The Board is made up of 8 Members; 4 of these are directly elected by local landowners, 3 are co-opted, and 1 is appointed by the Council Tax Authority (Unitary or District Council) to represent the drainage and flood risk management interests of local residents and non-agricultural businesses.
The day to day management of the Board is led by the Chief Executive, supported by Department Directors and their teams who look after specific service areas including Corporate, Finance, Engineering and Asset Management. The Board employs finance, rating, policy, administration, and technical officers. Maintenance work is undertaken by contractors and a team of skilled operators, engineers, and craftsmen.
The Board is a public authority constituted by Statutory Instrument, this is a form of legislation which allow the provisions of an Act of Parliament to be subsequently brought into force or altered without Parliament having to pass a new Act, sometimes referred to as secondary legislation.
Accountability and autonomy
The Board is accountable to the local community through its elected and appointed members. Although the Council may appoint members, the Board is entirely independent of other local authorities and national agencies. The relevant government minster may give certain directions about how the Board operates.
The Board normally has three scheduled meetings a year; details of the meetings are advertised on this website where the agendas and minutes of Board meetings can also be found. When members meet they must follow rules of assembly commonly called “Standing Orders“, these orders are approved by the relevant government minister and set out how meetings should be conducted by defining thresholds for attendance, voting and other proceedings of the meeting.
The purpose of the Board meeting is to scrutinise the work of the Board and its administration on behalf of the local community, ensuring suitable governance and financial management systems are in place.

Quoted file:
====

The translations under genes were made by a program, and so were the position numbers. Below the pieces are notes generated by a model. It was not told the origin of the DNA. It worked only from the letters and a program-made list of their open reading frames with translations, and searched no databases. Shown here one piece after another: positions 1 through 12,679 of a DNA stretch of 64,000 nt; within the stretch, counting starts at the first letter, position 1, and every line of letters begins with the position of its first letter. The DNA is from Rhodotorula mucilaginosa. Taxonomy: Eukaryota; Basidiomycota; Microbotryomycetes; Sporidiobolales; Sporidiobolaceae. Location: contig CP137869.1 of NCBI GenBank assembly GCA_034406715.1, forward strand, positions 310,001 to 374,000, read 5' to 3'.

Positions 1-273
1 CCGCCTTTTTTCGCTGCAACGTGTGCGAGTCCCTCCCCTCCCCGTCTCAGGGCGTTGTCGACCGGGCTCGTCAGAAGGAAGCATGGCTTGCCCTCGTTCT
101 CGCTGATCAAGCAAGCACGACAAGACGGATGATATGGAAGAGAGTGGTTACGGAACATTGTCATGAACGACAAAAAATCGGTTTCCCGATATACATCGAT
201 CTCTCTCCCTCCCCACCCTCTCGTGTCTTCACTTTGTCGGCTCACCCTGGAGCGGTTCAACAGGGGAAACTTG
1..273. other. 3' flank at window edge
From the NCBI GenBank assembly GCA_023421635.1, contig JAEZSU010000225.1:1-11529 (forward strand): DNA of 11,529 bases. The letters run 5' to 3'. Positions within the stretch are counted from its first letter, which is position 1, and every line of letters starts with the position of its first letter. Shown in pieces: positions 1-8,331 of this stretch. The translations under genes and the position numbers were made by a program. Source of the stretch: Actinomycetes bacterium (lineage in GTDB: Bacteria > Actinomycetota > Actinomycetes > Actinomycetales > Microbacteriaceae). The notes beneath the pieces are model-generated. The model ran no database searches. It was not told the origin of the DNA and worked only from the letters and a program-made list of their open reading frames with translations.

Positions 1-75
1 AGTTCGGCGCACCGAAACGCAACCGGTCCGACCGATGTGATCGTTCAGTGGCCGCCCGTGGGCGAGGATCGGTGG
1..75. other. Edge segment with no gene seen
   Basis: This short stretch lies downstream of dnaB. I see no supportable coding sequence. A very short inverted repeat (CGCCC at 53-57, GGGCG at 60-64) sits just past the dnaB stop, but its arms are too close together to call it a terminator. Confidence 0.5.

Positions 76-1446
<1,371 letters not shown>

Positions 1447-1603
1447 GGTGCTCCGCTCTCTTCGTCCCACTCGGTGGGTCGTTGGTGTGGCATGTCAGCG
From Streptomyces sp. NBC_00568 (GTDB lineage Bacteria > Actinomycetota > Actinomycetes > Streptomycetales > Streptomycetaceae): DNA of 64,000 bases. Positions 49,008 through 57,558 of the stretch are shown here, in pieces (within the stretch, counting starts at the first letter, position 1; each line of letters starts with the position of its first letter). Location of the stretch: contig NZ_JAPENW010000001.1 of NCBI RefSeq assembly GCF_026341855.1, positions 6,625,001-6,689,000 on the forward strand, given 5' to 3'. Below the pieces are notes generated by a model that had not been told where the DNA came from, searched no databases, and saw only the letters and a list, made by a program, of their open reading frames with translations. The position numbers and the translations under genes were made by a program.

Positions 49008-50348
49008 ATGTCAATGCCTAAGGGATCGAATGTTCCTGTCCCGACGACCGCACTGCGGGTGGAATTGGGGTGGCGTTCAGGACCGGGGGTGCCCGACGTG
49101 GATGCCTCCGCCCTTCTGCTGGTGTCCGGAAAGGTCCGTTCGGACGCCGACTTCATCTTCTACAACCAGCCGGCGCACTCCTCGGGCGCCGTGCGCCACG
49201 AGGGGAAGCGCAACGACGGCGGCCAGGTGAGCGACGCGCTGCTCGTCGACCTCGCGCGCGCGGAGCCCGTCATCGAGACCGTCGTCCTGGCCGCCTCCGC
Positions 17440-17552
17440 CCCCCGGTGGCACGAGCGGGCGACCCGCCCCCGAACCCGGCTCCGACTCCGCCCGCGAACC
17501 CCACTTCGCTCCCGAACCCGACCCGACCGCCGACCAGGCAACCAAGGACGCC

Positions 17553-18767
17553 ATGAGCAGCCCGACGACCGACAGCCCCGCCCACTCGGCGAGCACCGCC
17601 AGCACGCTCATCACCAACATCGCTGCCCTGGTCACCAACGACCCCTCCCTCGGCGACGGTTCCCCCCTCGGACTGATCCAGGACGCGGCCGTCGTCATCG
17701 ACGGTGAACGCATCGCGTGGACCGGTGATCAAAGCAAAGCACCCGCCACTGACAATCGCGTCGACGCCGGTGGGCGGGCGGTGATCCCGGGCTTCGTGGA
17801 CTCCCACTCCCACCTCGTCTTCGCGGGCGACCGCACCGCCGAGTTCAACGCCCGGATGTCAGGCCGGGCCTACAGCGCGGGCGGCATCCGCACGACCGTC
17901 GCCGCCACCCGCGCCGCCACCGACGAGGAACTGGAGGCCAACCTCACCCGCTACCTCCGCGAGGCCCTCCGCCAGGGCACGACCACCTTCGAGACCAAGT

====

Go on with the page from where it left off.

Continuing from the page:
The Board may appoint a sub-committee from its numbers and give that committee delegated powers to make decisions on behalf of the Board.
Like any other public authority, the Board manages its governance and finances through a series of policies and regulations. These policies are developed by officers and approved by the Board, usually based on best practice. Once adopted; members, officers and contractors are required to work within this ‘policy framework’. For practical reasons some regulations allow officers to spend money and make decisions on a day to day basis without reverting to the Board, these are known as schemes of delegation.
Audit and External Review
Because the Board is a public authority responsible for the public purse, its work is subject to a high level of independent scrutiny. The Board directly appoints an internal auditor, this person can inspect any of the Board’s processes and records at any time but usually undertakes this work 3 to 4 times a year. The internal auditor reports directly to the Board rather than its officers.
An external auditor is also appointed by the government, the Board must report to this auditor once a year. Again, this person can inspect the Boards records but generally undertakes sample testing of the Board’s records and processes once a year. The Board should act or properly consider the recommendations of an Auditor.
A local authority may scrutinise the work of the drainage board but has no powers to direct the Board. The Board welcomes this scrutiny and will actively engage with any such process.
The activities of Internal Drainage Boards are subject to review by the Local Government Ombudsman except in the case of private land matters, a matter that is under the purview of Defra or the Environment Agency or where matters are or may be referred to an agricultural land tribunal.